Making the Faithful Choice

June 17th, 2011

Heavy winter snows in the upper Midwest and heavy rains and storms throughout the Ohio Valley in April converged in May to cause record-breaking flooding in towns all along the Mississippi River. From Cairo, Illinois to Morgan City, Louisiana, residents and businesses have been evacuated, and people are still waiting for waters to recede so that they can assess the damage.

The US Army Corps of Engineers and other local and federal government officials have had to make many tough choices about how to manage the water most effectively. Last month the Corps decided to blast a hole in a levee in Missouri, flooding thousands of acres of farmland but saving the town of Cairo, Illinois. Days later engineers chose to open the Morganza Spillway, one of five major spillways or control structures built along the southern part of the river after the Great Mississippi Flood of 1927. While the opening of spillways relieves water pressure on the levees downstream and prevents flooding in large cities, it instead causes flooding in smaller towns and farms near the spillways.

Between a Flood and an Overabundance of Water

Given the information and flood models that engineers had to work with, the Morganza Spillway was partially opened on May 14th causing major flooding in towns like Morgan City (population 13,000) in order to prevent flooding in Baton Rouge (population 230,000 with 800,000 in the metropolitan area) and New Orleans (about 340,000, with 1.2 million in the metro area). Any flooding or damage to property or life is devastating, and determining the course of action that will cause the least harm is complicated.

Fortunately few of us will have to make excruciating decisions about where to direct floodwaters. But we all face situations in which it seems like there are no good choices. This has been the case for as long as people have been making decisions: Abraham had to choose between disobeying God and sacrificing his son Isaac (see Genesis 22:1-14). David, after upsetting God by taking a census, had to select one of three punishments for the people of Israel (see 2 Samuel 24:10-17).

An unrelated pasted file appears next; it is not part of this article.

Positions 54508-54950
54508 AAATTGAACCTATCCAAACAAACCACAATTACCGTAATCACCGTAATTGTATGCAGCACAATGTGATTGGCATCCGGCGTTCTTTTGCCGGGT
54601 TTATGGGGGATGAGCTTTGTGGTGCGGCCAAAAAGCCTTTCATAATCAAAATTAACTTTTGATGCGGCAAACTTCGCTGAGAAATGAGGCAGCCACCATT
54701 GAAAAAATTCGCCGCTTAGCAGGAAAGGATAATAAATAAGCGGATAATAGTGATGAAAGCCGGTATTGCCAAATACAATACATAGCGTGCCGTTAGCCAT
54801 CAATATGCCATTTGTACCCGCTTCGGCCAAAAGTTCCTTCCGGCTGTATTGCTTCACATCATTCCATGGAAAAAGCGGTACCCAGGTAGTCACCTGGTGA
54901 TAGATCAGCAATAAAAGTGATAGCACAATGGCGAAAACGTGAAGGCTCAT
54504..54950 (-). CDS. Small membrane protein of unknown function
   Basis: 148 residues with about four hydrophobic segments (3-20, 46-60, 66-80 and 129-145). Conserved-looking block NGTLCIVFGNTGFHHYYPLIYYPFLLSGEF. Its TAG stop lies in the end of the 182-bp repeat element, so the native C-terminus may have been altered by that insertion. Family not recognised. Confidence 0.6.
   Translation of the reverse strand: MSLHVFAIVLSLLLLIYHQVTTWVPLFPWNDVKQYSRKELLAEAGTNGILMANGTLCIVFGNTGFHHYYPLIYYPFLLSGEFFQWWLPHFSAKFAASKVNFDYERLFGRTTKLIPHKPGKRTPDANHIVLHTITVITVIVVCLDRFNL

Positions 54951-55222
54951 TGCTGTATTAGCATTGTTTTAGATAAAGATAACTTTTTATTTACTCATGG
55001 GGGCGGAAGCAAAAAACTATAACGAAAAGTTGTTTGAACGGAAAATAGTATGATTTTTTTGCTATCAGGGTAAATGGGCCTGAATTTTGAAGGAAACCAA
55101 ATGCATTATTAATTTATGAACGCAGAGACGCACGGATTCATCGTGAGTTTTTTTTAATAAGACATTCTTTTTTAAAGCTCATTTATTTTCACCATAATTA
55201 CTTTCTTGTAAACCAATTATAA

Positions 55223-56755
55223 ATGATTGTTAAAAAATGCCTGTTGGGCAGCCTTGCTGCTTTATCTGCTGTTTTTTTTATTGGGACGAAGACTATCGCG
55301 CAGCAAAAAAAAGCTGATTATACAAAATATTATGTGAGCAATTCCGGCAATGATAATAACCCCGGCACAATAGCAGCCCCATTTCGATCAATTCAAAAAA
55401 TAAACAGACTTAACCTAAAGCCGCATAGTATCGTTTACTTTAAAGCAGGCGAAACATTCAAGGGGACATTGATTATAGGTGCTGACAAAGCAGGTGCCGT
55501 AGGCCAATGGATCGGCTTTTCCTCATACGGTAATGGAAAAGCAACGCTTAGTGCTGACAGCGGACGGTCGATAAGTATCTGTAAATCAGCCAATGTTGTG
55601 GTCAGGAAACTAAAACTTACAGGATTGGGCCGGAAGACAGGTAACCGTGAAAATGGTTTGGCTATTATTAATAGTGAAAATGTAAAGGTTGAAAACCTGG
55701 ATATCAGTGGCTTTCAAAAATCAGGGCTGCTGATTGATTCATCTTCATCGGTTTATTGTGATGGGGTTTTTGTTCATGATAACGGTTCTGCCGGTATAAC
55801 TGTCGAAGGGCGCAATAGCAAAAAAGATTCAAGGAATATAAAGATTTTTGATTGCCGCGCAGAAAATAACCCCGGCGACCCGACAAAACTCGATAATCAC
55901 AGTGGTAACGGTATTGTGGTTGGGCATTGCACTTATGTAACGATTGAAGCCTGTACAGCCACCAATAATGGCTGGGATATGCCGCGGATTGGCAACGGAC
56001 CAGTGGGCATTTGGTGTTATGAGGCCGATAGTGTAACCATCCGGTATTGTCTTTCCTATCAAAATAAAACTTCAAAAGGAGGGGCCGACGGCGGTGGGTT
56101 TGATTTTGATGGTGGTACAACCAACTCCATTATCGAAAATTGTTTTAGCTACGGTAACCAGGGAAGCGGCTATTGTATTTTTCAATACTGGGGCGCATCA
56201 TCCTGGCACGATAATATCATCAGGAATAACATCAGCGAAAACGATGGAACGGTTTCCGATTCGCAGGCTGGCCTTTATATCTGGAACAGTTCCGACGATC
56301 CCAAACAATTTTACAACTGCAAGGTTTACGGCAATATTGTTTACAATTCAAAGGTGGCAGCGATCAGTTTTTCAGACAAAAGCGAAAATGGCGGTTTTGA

As we mature, we discover that not all decisions can be broken down to right and wrong, or black and white. Sometimes we have to choose between two or more seemingly bad options. And sometimes, no matter what we decide, we have to face unfavorable consequences. For example, we may have to choose whether or not to reveal a friend’s secret. Revealing the secret to someone might help the friend in the long run, but it would mean betraying the friend’s confidence. Many of us juggle activities and find ourselves in situations where we have to choose between competing commitments. Regardless of what we choose, we’ll disappoint someone. Unfortunately being faithful to God and following Christ does not exempt us from tough ethical dilemmas. But when such situations arise, we can turn to God for wisdom and guidance.

Responding in Love

When bad things happen, sometimes our first instinct is to ask, “What did those people do to deserve this?” When Jesus was asked about a group of Galileans who had been massacred by Pilate, he told his followers that these people didn’t deserve to die and that their death wasn’t God’s will. He said the same about the eighteen people who died when the tower of Siloam fell (see Luke 13:1-5). The truth is that we live in a sinful, broken world where bad things happen. We will have to make difficult decisions, and we will have to live with the consequences of those choices. Through it all we should strive to be faithful to God and to treat others with love and compassion.

This article is also published as part of LinC, a weekly digital resource for youth small groups and Sunday school classes. The complete study guide can be purchased and downloaded here.

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